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Offline IDEngineer

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Re: c vs cpp for stm32
« Reply #53 on: January 14, 2019, 05:42:02 pm »
C++ tries to be too many things to too many people.
Bingo.

As I said earlier: C was intended to be a portable Assembly language. If you want a "high level" language, there are plenty to choose from that were written that way from Day One and their underlying architecture reflects this. They're not doomed to seek backwards compatibility with a language written for a completely different purpose.

The ideas behind C++ (and Java, and...) have their place. But that place is NOT by adding layers of complexity while weaving in backwards compatibility to an existing language that had totally different goals. The results of such forced marriages are nearly always exactly what Omicron just stated.

And with every new release of C++ the problem becomes worse.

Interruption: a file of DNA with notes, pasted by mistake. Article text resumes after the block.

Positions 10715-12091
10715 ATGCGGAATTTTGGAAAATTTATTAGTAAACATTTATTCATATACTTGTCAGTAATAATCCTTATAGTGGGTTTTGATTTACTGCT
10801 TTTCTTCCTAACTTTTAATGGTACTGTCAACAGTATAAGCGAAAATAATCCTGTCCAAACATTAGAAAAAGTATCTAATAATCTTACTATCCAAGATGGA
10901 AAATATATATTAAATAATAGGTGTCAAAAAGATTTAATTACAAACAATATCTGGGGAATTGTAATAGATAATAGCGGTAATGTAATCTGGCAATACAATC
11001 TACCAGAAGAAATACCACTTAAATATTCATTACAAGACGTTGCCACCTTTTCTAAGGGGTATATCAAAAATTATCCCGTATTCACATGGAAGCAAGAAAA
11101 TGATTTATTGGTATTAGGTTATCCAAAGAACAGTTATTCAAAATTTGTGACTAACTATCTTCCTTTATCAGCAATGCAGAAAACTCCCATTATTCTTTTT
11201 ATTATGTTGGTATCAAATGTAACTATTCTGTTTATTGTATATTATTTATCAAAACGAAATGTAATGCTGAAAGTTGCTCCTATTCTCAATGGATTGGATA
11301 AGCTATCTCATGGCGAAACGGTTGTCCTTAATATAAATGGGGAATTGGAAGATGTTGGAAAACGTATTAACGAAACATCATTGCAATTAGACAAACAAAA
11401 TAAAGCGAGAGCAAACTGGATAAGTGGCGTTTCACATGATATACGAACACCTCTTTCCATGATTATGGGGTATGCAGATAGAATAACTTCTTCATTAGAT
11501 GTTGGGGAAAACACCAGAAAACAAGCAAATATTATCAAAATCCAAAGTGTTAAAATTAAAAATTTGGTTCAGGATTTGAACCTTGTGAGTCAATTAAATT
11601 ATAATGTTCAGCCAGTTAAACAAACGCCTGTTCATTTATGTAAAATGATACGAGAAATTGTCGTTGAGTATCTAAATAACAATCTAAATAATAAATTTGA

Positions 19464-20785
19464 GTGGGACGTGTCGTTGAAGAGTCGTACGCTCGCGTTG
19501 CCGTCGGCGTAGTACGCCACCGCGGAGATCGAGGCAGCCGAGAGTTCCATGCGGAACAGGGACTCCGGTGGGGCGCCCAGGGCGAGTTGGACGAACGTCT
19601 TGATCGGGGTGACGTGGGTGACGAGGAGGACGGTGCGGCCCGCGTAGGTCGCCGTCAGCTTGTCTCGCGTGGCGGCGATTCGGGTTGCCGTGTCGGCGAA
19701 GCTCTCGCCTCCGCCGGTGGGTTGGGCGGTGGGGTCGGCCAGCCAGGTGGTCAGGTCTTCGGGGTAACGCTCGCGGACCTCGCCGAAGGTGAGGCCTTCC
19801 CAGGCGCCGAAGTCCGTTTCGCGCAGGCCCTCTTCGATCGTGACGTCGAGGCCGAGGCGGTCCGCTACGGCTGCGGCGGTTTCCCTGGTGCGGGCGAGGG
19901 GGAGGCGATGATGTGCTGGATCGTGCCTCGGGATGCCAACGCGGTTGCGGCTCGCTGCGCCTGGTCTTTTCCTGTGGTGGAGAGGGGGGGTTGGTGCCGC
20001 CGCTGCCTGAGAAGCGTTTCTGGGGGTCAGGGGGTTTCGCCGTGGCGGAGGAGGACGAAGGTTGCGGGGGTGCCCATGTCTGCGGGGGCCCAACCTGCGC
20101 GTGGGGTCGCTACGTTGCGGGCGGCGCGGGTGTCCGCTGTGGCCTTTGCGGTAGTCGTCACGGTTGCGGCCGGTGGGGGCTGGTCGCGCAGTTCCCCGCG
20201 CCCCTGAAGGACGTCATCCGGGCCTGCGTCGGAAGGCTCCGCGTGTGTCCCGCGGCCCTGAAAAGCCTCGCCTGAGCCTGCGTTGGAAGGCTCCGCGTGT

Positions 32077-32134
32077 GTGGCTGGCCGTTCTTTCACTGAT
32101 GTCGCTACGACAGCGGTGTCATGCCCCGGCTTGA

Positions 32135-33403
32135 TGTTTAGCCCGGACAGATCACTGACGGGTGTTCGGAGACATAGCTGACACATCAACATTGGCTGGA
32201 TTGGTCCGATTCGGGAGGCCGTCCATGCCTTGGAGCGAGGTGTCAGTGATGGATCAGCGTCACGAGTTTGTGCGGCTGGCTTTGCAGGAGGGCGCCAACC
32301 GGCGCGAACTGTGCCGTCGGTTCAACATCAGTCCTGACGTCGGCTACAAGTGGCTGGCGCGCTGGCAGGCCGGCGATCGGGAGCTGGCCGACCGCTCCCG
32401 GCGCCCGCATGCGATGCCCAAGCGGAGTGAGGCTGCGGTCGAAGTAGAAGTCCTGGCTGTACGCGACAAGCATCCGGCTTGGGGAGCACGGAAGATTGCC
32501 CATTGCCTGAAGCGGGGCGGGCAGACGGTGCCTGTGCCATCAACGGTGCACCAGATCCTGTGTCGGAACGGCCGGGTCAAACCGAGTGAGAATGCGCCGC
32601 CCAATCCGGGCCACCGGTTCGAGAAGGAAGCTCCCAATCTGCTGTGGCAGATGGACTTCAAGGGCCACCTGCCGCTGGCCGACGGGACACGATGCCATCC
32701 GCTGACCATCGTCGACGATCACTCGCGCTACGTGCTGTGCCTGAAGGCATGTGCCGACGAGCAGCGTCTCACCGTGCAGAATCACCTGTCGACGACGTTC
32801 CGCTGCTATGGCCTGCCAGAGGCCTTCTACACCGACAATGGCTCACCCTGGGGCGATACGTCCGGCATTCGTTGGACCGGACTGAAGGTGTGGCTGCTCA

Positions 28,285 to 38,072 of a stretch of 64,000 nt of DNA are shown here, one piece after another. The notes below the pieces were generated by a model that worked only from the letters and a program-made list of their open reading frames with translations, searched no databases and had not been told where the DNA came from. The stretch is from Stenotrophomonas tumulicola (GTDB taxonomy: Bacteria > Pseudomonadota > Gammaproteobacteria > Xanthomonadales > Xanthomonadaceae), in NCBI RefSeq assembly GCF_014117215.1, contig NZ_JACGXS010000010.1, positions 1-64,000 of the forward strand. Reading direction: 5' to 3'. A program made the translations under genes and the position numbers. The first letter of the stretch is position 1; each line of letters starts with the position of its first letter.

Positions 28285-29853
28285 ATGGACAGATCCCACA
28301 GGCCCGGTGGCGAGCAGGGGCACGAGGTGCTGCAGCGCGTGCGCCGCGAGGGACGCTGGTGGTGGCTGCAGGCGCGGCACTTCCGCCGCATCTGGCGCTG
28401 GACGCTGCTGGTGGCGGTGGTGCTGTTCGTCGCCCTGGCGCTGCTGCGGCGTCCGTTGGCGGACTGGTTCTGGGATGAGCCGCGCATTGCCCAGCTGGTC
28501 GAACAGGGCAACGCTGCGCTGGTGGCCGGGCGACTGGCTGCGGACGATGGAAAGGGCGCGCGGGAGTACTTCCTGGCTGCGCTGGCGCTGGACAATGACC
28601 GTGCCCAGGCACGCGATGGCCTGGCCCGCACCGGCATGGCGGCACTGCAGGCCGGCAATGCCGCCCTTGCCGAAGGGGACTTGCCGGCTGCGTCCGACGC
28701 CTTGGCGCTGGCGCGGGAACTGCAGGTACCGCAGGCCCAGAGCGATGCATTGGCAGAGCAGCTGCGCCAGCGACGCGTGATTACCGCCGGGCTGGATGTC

How ironic that all of this effort has been expended to make code easier to write and (especially) easier to support, yet the actual result is the exact opposite. Ironic, but not unpredictable!
 

Offline IDEngineer

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Re: c vs cpp for stm32
« Reply #54 on: January 14, 2019, 06:16:34 pm »
I work for one of the largest defense contractors in the world and I can tell you that after my department is done (the modeling and simulations part) the deployment is done in C++ and java.
Isn't DOD code supposed to be in Ada?  >:D
 

Offline legacy

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Re: c vs cpp for stm32